also produce their first piece of written work for this course: <1n informal email.
LEAD I N
•
Tell students to imagine they are going abroad to study for two months. Tell
each student to write down three things that they would take with them. e.g. a
laptop computer, <1 photograph of their family, etc. Put students in pairs and
give them two minutes to explain to their partner what they would take and
why. After two minutes. ask some students to explain to the whole class.
Unit 1-
.
'
International student
7
WRITING
PROCEDURE
1
Answer key
p7
Students work in pairs or small groups. Tell sllldents to read the instructions.
Elicit Olle example for each topic and wTite these on the bO�l.fd under the topic
headings. For example. dntes (time of nrrival),jood (allergic tu dairy products),
perso na l illformntiol1 (come from a large family), trnl1spor/ (is there a railway
stOltion nearby?), comp uter access (is there an Internet Glfe nearby?), hobbies
(play chess).
Give students five minutes tu think of other examples. Add slUdents' ideas to the
board. '�1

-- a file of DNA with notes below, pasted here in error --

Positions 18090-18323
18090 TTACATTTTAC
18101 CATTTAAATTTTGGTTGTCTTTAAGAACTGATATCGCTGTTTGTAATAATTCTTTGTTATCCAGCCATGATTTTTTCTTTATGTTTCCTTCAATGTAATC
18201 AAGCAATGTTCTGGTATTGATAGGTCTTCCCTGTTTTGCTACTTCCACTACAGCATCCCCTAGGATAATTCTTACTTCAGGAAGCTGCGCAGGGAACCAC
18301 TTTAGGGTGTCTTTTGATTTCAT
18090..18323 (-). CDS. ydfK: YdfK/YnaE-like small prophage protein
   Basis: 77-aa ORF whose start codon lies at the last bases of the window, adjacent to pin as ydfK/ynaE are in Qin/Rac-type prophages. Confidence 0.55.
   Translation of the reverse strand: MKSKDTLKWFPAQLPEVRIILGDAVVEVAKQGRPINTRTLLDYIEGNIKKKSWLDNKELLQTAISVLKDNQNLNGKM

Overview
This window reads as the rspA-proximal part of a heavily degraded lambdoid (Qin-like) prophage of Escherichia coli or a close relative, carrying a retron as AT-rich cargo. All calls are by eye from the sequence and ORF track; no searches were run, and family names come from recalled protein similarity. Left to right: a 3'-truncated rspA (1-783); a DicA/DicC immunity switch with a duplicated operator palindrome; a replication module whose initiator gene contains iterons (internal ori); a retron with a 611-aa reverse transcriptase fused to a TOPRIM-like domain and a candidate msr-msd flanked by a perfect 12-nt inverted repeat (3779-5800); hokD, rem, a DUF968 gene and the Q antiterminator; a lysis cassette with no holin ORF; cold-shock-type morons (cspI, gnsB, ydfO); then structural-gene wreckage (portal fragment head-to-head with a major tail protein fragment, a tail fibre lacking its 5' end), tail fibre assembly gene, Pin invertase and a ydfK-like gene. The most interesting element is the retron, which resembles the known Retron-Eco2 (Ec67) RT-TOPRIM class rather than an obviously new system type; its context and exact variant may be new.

2
SwdC!1IS read th" instructions. Tell students 10 skim the email.
Ask:
- WJw is
the c1I/nii to? (Mf and Mrs Baker)
- HlJw is the email from? (Burell Sancak)
- \Vhol' is ,lie purpose of the email? (accepting an offer/asking for information)
Students do the task individually. Elicit answers and tick the topics (and specific
examples) on the board that BurCli mentions. �1
3
Students read the instructions <lnd the Study Skill. Remind students that some of
these errors are particularly common to students whose mother tongue is
written in <l different script, e.g. Arabic. Students complete the task individually.
�J
Writing an informal email
4
be a formal or informal email?
p7
Explain the terms formal and i11formal if necessary (use formal language when
TclI studcllts to look at the first item. Get them to find lind underline the
I<lIlgu<lge in Burcu's email th.ll gives this information (I'm very hilpPY 10 accept
your offer of <lccomll1odation).
Students work in pnirs and find and underline the klJ1guage that introduces the
nl11
in my last year of school and next yenr I want
to go to university to stud)' English Language and Liternlure, AI the moment J